Continuing a family tradition of a cinema or theatre outing on Christmas Eve, this year, in a sense, we combined the two by seeing the Playhouse production of The Thirty-Nine Steps. The play, which has been a big success elsewhere and here in Liverpool, is by Patrick Barlow and is more Hitchcock than Buchan – and like neither, in the sense that it is a comedy. It was great Christmas Eve entertainment, very funny, energetically-performed by the cast of four (out of which a running gag emerged) and staged effectively, particularly in the balletic silent sequences.
This is from the Liverpool Echo review:
Patrick Barlow’s script has thrilled theatres all over the globe and is now cutting a dash across the Liverpool stage in a brand new production for the Playhouse. It draws on master of suspense Alfred Hitchcock’s 1935 film version of Buchan’s original novel, with all 100-plus characters portrayed by just four actors.
Dugald Bruce-Lockhart, whose own name would be perfectly suited to a tale of derring-do, plays mustachioed hero Richard Hannay with perfectly timed dead-pan and just the right amount of exaggeration. Tippi Hedron-lookalike Katherine Kingsley meanwhile switches from mysterious brunette Annabella Schmidt, Glaswegian housewife Pamela and the earnestly lovely Margaret thanks to a few costume changes and her own great versatility. Hannay and Margaret are the straight men to Richard Braine and Dan Starkey, who take on the rest of the characters. They are bungling policemen, variety show acts, enemy spies, underwear salesmen, kilt-sporting hoteliers and many more – sometimes playing numerous characters at a time using more accents than there are in the United Nations.
All of the film’s scenes are also featured – some in depth, others flashing by as the plot zips through the 90-minute script faster than a steam train crossing the Forth Bridge. The set is minimal but ingenious, relying on the audience’s imagination to fill in the blanks – a picture frame becomes a window Hannay must escape through, doors are wheeled off and on stage to resemble new locations and four dining chairs turn into a car. Hannay’s escape across the Scottish wilderness is portrayed through a sequence of shadow puppetry that is clever and silly at the same time.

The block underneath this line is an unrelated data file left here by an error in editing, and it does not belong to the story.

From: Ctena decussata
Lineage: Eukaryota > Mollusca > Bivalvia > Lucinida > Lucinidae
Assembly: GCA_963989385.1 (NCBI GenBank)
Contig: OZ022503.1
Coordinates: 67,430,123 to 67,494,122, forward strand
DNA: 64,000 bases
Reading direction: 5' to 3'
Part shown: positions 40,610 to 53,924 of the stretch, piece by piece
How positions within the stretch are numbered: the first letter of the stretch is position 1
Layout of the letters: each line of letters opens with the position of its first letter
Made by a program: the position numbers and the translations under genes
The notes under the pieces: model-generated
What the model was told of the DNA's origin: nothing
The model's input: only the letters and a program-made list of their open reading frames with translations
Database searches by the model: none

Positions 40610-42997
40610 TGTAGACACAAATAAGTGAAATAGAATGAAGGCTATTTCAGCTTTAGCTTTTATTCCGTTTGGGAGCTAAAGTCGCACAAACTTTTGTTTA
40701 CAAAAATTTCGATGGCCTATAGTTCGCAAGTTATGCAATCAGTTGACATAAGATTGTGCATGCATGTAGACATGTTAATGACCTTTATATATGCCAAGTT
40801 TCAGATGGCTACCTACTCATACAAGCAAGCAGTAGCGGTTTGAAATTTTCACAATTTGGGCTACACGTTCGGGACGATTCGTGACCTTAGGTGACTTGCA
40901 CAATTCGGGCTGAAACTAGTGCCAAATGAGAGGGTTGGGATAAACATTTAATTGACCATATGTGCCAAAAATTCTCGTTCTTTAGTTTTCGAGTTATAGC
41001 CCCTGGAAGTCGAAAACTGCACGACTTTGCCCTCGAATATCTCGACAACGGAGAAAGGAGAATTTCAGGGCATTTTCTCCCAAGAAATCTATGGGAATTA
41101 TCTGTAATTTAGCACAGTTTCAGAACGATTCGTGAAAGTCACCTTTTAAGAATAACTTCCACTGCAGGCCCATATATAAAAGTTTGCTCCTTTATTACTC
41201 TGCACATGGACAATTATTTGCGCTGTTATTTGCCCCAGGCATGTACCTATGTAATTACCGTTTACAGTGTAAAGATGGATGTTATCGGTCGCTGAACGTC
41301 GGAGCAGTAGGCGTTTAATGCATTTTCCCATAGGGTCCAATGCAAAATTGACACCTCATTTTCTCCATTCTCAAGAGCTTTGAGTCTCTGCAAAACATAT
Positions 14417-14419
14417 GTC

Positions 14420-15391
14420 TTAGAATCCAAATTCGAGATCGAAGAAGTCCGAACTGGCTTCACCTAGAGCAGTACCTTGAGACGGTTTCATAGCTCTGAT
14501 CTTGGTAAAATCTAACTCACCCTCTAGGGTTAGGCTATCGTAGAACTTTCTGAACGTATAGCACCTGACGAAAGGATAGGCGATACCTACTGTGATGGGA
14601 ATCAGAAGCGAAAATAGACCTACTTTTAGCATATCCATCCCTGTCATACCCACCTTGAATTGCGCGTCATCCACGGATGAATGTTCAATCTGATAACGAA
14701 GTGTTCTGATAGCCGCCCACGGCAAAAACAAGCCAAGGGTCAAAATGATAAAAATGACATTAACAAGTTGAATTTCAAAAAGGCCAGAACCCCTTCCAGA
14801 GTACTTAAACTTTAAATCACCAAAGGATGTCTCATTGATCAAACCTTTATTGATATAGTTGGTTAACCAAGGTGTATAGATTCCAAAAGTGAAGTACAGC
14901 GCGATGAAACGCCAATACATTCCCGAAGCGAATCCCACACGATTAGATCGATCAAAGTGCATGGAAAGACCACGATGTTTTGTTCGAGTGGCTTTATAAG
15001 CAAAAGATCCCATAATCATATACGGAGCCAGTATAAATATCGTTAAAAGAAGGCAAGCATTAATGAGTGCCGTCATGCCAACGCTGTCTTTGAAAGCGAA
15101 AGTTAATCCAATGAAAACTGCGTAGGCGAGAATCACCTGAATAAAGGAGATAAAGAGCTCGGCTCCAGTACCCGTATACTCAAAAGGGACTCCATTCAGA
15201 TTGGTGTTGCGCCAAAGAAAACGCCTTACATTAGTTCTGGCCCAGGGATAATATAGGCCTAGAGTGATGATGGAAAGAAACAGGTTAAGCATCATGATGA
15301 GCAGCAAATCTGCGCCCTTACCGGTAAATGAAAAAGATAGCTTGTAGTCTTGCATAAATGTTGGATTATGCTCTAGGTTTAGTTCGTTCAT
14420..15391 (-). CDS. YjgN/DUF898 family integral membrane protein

The show is a ripping yarn of a comedy that will have you laughing out loud, while checking the theatre for suspicious characters.
And this, from Click Liverpool:
The play is so fast paced that a cast of four manage to play 139 roles in 100 minutes, which is quite some feat. The incredible aristocratic sounding Dugald Bruce-Lockhart plays the part of Richard Hanney, he brings the right stiff upper lip Britishness to the role and without it being an impersonation of Robert Donat in the original film. His is a very energetic performance and he is on stage for the entire play.
The simply stunning Katherine Kingsley takes on the three main female roles of Annabelle, Margaret and Pamela and swaps accents and costumes so quickly, that you are hard pressed to realise that it is the same actress playing the different roles. Richard Braine and Dan Starkey play all the other roles, I told you this was a fast paced show. Dan Starkey does a very entertaining robotic Mr Memory; he must have taken his inspiration from Peter Crouch, while Richard Braine has more voices than Jon Culshaw…
There are numerous references to Hitchcock films. I will not spoil your enjoyment by repeating them here; just to say if you are a fan of Hitchcocks films it will only add to your enjoyment of The 39 Steps. Hitchcock always made a cameo appearance in the films he directed and he does not disappoint here. ..
The railway Station that Hitchcock used in The 39 Steps was Lime Street Station, one of the earliest occasions Liverpool was used as a film location. Just thought I would mention that…
10 out of 10 Simply Splendid Darling.
- The 39 Steps: UK tour website